With a pressure canner, there’s a whole smorgasbord of foods that you can preserve safely. Not everything, however, retains it’s ‘safe to eat’ status as a home-canned preserve. Luckily for preppers, the list of what is safe to can far outweighs the list of what isn’t. Also, foods that can’t be canned can usually be preserved in other ways, so there are always options for storing your homegrown harvest or even shop-bought haul.
Although you can ‘can’ many foods safely using a boiling water-bath method, some bacteria can survive at normal boiling-water temperatures but not at the 240-degree heat that a home pressure canner can reach.
The key to what’s safe to can in a water bath and what isn’t is largely related to its acidity, and where a foodstuff falls on the pH scale. Low acid foods with a pH of 4.6 or above are usually only suitable for processing in a canner, whereas foods with a lower pH are considered to be suitably acidic for water bath canning.
So What’s In and What’s Out?
But there are some foods that can’t be safely home-canned at all. Herbs or garlic in oil might be a common sight in the store, particularly at Christmas, but cannot be safely replicated at home. Another seasonal favorite that’s best left to the commercial canning industry is pumpkin (or any other type of squash) in butter or puree form.
On the other hand, cubed pumpkin is fine to can. So why is there a difference? In simple terms, it’s a question of how the texture of the pumpkin is changed and how that density conducts heat. Domestic canners can’t penetrate the dense substance sufficiently to render it safe to eat.
A Question of Density
The issue of density also applies to other foods. Bananas, avocadoes, fatty meats including liver and pate are all on the list of foods to keep well away from your canner.
Even though the shelves in your local supermarket might groan with cream soups, tinned pasta, oats, biscuits and milk products; again, these types of food should be left to industrial canning processes as they cannot be replicated safely at home.
Additionally, some vegetables, such as broccoli and cauliflower are unsuited to the high temperatures needed to can safely and will end up as little more than a slurry.
Canned Recipe Foods
Recipe foods – even simple ones such as pesto or peanut butter – are fabulously easy to make and enjoy fresh, but unsuitable for home canning. But what if you have a favorite recipe that you think would be fantastic canned, and know that individually; all of the ingredients are ‘safe-to-can’ ones?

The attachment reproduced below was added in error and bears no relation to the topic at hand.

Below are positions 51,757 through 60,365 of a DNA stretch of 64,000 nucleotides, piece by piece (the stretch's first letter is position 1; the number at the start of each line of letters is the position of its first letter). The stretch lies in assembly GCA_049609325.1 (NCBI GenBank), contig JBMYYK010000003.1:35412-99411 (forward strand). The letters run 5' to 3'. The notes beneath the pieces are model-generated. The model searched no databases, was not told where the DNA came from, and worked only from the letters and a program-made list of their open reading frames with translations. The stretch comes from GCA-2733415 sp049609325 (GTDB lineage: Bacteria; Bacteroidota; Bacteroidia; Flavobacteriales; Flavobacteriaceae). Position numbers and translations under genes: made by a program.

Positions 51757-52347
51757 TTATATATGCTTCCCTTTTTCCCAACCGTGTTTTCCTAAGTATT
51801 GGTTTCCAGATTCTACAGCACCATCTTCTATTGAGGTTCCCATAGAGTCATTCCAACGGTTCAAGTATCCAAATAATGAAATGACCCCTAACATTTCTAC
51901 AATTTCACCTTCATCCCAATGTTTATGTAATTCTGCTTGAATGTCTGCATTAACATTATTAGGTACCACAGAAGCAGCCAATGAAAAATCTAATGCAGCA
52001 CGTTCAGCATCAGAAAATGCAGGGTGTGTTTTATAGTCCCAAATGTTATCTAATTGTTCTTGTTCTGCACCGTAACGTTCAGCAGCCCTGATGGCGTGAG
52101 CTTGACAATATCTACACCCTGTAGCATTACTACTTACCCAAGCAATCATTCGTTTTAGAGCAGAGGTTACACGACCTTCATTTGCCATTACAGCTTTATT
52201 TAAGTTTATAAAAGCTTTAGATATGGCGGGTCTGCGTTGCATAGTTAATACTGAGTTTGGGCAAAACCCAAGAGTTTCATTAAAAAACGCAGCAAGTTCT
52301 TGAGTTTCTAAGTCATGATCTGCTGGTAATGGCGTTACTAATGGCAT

Without access to a professional testing laboratory and monitoring test batches to establish safe cooking times and temperatures for an amalgam product with increased density and viscosity, it’s running a risk that you don’t need to take.
The other main food type to avoid is dairy. That to-die-for salted caramel sauce might end up having just that effect (or at least feel like it!) if you try canning it. In fact a recipe like this would have the double risk of butter or cream going rancid, and the viscous density of the food being resistant to thorough and even processing.
The good news is that nearly everything can be preserved somehow. Vegetables and eggs can be pickled. Pumpkin puree can be made into leathers. Even butter can be preserved in a butter bell for up to one month.
Is Grandma’s Way Always Best?
What can be canned and what can’t is often a divisive subject. Everyone has their own tried-and-trusted methods and there are always stories of how things have been done for generations and no one ever got sick. But things change. Pesticides and herbicides are used much more; the soil quality can be compromised by contaminants that can tweak the natural acidity of produce, and better testing and commercial canning methods have highlighted the risks – big and small – of getting it wrong.
As with many things, there’s a place for all kinds of knowledge. A combination of inherited wisdom, up to date advice and a healthy dose of common sense is frequently a great recipe for success!
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